DES MOINES — The Iowa Supreme Court on Friday denied a “stand-your-ground” appeal by an Iowa City man, who fatally shot one man and seriously injured two others on the downtown Iowa City Pedestrian Mall in 2017.
The justices ruled Lamar Wilson, 25, was not entitled to immunity because the shootings were not justified.
The court unanimously upheld Wilson’s voluntary manslaughter conviction and 24-year prison sentence.
Evidence at trial, the justices said, showed Wilson was not justified in using deadly force, as defined in Iowa law.
The law was part of a sweeping gun rights bill enacted a month before the Aug. 27, 2017, shooting in Iowa City.
In the ruling, Associate Justice Edward Mansfield wrote the court was making "an attempt to resolve another open question" left by the immunity law.
Last year, the court ruled the stand-your-ground law does not apply to defendants engaged in criminal activity before using deadly force.
The court, in that case, pointed out the law states a person has no duty to retreat if they are not engaged in illegal activity. The law therefore implies those involved in illegal activity must retreat rather than use deadly force.
Wilson, in his appeal, argued he should have been allowed to present his justification defense and been vindicated without the need for a trial.
But Mansfield, who wrote for the majority, agreed with the trial judge that the 2017 legislation provides an immunity from liability, not an immunity from prosecution, as in some other states’ stand-your-ground laws.
In other states with laws similar to Iowa’s, such as North Carolina, the appellate courts have not approved pretrial hearings and indicated it’s up to a jury, not the trial judge, to determine “the reasonableness of the defendant’s belief under the circumstances,” according to the ruling.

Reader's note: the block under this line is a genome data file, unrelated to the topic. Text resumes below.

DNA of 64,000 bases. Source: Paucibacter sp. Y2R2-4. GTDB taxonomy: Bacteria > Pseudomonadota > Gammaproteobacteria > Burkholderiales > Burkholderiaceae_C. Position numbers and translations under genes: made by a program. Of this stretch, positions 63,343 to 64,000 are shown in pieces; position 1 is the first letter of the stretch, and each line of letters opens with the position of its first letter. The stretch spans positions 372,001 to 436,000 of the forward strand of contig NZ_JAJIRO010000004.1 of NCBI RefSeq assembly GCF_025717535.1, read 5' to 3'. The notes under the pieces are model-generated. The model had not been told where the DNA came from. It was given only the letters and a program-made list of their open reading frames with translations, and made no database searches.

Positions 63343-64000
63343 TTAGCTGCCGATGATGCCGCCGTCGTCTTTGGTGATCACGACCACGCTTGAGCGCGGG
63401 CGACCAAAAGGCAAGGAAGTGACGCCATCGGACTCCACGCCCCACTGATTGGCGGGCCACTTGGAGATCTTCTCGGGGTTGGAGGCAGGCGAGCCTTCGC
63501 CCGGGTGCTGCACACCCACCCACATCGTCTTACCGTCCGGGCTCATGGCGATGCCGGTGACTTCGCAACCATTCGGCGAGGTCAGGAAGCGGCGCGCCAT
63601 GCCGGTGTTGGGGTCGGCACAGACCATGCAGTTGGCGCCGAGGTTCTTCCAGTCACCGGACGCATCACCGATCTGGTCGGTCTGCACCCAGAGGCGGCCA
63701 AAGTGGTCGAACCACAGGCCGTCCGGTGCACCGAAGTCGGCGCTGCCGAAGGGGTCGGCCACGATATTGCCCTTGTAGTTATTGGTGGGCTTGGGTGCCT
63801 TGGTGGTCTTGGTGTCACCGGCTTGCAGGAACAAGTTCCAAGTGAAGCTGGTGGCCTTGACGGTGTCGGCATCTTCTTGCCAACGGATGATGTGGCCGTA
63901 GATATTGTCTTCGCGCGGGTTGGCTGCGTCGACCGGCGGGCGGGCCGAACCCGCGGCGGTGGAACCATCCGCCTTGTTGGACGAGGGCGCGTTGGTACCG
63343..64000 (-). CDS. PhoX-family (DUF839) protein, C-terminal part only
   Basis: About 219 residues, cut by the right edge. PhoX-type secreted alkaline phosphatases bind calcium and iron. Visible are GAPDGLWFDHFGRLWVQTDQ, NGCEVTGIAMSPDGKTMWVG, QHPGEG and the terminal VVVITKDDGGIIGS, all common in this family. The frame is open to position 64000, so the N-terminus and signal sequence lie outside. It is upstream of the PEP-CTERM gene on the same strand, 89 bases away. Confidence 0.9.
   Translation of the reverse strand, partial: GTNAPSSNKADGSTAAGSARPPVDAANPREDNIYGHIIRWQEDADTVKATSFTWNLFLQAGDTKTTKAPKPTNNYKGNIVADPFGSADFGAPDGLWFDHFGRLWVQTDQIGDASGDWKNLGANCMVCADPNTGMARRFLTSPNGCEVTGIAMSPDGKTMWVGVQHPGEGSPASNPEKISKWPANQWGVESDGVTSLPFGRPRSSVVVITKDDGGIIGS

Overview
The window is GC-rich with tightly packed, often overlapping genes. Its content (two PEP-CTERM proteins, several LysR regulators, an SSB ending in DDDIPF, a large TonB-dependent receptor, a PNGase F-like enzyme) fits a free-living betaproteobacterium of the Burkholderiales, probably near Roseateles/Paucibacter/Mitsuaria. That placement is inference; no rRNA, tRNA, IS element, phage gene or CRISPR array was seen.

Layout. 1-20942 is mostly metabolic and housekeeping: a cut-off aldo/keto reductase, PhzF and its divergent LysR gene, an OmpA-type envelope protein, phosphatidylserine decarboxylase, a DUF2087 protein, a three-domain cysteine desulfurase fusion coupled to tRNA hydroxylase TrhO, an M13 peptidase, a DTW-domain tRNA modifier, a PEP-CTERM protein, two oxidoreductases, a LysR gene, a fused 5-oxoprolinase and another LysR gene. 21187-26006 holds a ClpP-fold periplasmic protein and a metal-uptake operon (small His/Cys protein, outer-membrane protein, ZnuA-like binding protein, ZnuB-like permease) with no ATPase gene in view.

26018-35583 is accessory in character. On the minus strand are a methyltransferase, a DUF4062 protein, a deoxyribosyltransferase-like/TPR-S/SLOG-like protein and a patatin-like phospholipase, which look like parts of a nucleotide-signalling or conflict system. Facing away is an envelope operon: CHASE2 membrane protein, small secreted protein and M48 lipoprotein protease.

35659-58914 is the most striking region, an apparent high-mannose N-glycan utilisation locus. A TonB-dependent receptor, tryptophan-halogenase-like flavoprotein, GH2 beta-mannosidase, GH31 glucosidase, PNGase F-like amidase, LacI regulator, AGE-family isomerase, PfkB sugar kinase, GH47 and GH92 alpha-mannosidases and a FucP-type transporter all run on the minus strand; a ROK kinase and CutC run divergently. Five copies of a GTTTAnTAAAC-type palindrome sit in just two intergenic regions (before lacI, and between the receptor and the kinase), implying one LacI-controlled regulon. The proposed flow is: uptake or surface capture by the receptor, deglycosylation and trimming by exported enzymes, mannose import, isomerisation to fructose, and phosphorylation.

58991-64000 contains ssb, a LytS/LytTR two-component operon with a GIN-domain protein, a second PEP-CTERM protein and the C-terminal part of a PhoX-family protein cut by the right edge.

In 2018, 6th Judicial District Judge Paul Miller ruled that because there was no provision in the law for a pretrial hearing, he instead would rule on the immunity issue until after Wilson was tried on the criminal charges. The immunity issue would then be decided based on trial evidence.
Trial evidence showed Wilson and a group of friends clashed with a rival group, including Kaleek Jones, 22, and his two cousins, D’Andre Hicks, 29, and Xavier Hicks, on the mall over a Facebook post that made derogatory comments about Wilson’s friend who died in a car crash.
Wilson fired his gun five times at Jones, who was struck in the back and neck and killed, and Xavier Hicks and D’Andre Hicks, who were seriously injured.
Wilson, who testified during his trial, admitted to having two guns and a permit to carry. He said he feared for his life that night and was forced to defend himself and others.
A Polk County jury found Wilson, originally charged with first-degree murder, guilty of a lesser charge, voluntary manslaughter, two counts of assault with intent to cause serious injury and intimidation with a dangerous weapon. The trial was moved from Johnson County because of pretrial publicity.
Justice Mansfield also agreed with Judge Miller, who said in his immunity ruling that there was “undisputed” evidence and testimony that Wilson “indiscriminately discharged” a gun five times into a crowd, striking and killing three unarmed individuals.
All three men were running away when they were shot, Mansfield noted in the ruling.
Wilson, in his appeal, argued the word “indiscriminately” cannot be equated to an intent to kill or injury, which is needed to prove voluntary manslaughter, but Mansfield said the evidence “readily supports” the jury finding Wilson intentionally shot at people.
Wilson also argued in the appeal his trial should have exonerated him in the post-trial immunity determination.
Mansfield, in the ruling, said there was substantial evidence for the trial court to find Wilson wasn’t entitled to immunity after considering trial evidence and two depositions that were not part of the trial. The evidence at trial offered little support to Wilson’s justification defense, he said.
Miller, in his ruling, said Wilson never accused any person of pointing a firearm at him before firing his gun. Miller concluded Wilson wasn’t justified in using force, according to the law.
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